The Book of Revelation almost didn't make the cut for inclusion in the Christian canon, and there's no telling how much happier Western Christianity might have been without it. Having literally written the book on Revelation this course appears to be an in-depth exegesis by Dr. Louis A. Brighton (Professor Emeritus of New Testament Exegetical Theology at Concordia Seminary in St. Louis, MO) who apparently will be taking this troubling book very, very seriously.
Zombies! The Living Dead in Literature, from the University of Alabama promises to be a real hoot.
[Updated to add: Yep, it was a hoot.]
What Darwin Got Wrong by Professor Jerry Fodor may be worth a listen. This lecture is apparently drawn on the controversial book of the same name by Fodor and Massimo Piattelli-Palmarini.
The History of Modern Mathematics (1906) by David Eugene Smith is featured in the USF Lit2Go series.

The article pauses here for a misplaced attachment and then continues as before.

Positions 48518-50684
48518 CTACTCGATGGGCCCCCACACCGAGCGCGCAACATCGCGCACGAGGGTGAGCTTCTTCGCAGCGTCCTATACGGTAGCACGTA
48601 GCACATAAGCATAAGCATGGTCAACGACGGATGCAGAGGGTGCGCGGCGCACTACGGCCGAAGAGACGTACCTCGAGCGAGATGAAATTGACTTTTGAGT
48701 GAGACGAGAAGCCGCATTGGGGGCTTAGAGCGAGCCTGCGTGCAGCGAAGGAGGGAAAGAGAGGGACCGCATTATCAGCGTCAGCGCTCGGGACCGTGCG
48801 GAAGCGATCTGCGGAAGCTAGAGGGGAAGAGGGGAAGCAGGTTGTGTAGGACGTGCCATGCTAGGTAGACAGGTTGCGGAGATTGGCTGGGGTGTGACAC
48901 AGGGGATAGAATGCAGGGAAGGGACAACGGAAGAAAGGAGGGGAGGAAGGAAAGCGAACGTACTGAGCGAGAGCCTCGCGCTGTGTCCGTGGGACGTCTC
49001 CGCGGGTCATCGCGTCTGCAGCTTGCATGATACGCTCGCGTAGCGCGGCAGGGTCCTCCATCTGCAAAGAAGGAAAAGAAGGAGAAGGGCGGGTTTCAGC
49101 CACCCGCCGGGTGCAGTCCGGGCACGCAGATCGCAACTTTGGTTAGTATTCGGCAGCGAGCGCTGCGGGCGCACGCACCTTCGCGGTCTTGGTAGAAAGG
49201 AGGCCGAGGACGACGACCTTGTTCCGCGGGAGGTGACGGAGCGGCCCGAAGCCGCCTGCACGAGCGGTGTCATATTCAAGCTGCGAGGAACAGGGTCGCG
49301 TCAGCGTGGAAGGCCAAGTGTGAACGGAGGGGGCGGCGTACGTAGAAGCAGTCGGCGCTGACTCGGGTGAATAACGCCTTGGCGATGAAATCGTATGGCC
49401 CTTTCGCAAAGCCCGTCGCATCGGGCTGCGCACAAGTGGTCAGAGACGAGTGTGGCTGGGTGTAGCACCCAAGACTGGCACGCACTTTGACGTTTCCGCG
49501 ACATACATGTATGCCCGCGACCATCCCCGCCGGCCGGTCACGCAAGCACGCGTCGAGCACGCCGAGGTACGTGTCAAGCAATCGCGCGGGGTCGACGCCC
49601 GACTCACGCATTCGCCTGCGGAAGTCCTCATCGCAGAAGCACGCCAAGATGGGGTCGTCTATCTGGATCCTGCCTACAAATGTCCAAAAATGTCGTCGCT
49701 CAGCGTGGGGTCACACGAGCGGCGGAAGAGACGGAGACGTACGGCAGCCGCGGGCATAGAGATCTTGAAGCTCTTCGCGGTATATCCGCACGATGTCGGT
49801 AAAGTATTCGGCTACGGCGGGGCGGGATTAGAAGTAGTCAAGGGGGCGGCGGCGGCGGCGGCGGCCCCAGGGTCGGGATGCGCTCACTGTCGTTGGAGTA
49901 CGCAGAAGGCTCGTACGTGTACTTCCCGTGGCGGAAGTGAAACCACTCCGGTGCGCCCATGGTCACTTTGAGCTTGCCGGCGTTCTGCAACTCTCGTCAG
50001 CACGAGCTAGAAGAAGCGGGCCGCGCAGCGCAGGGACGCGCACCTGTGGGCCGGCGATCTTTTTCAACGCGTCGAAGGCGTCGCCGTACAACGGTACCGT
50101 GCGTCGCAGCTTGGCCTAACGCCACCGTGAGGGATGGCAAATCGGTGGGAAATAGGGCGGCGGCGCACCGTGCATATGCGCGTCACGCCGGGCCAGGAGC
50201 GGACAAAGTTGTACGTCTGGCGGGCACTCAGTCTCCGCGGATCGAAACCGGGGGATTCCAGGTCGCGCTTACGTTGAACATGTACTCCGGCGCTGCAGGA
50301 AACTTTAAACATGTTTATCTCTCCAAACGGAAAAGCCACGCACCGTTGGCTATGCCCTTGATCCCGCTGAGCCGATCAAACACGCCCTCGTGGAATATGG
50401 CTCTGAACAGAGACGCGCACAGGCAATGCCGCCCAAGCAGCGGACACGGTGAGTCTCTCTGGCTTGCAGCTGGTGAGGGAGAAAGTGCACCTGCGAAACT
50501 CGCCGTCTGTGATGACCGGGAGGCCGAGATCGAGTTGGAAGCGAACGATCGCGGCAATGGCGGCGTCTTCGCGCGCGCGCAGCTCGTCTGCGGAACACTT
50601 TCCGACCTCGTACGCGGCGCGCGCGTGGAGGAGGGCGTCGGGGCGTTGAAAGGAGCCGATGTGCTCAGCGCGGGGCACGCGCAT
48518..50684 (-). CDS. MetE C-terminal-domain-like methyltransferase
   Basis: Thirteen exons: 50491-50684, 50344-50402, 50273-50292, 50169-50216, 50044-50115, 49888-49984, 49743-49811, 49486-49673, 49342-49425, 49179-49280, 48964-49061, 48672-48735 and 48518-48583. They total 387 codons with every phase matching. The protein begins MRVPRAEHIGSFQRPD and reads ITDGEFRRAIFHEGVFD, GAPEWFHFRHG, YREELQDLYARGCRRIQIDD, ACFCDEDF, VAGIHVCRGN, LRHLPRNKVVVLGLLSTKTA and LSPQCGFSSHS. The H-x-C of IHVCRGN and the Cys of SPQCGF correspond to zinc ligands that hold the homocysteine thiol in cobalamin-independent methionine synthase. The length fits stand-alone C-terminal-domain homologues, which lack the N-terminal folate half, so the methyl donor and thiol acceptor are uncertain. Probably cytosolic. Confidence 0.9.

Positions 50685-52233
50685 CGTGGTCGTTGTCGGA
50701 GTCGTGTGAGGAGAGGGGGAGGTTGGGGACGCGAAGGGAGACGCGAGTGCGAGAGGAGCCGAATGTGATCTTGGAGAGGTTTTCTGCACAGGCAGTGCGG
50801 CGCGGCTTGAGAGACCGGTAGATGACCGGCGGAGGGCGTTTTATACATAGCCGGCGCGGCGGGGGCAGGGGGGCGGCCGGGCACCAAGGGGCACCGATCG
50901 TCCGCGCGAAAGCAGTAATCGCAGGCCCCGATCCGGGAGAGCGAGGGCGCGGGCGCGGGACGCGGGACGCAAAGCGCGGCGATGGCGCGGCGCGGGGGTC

In Tales of Vampires and the Undead, Dr. Rebecca Haynes will "look at tales of vampires and the undead with special reference to Central and Eastern Europe and some orthodox funeral customs used to placate and hopefully prevent their return as revenants to the world of the living."
[This was actually a quite scholarly lecture on the European folklore surrounding the topic, from which Bram Stoker drew his inspiration.]
Religion in History: Conflict, Conversion and Coexistence is offered by The Open University.
[I've also added Coleridge's The Rime of the Ancient Mariner and Stoker's Dracula, both from the USF Lit2Go program.]
As always, these courses are free to anyone with an iTunes account or (in most cases) by visiting the host institutions.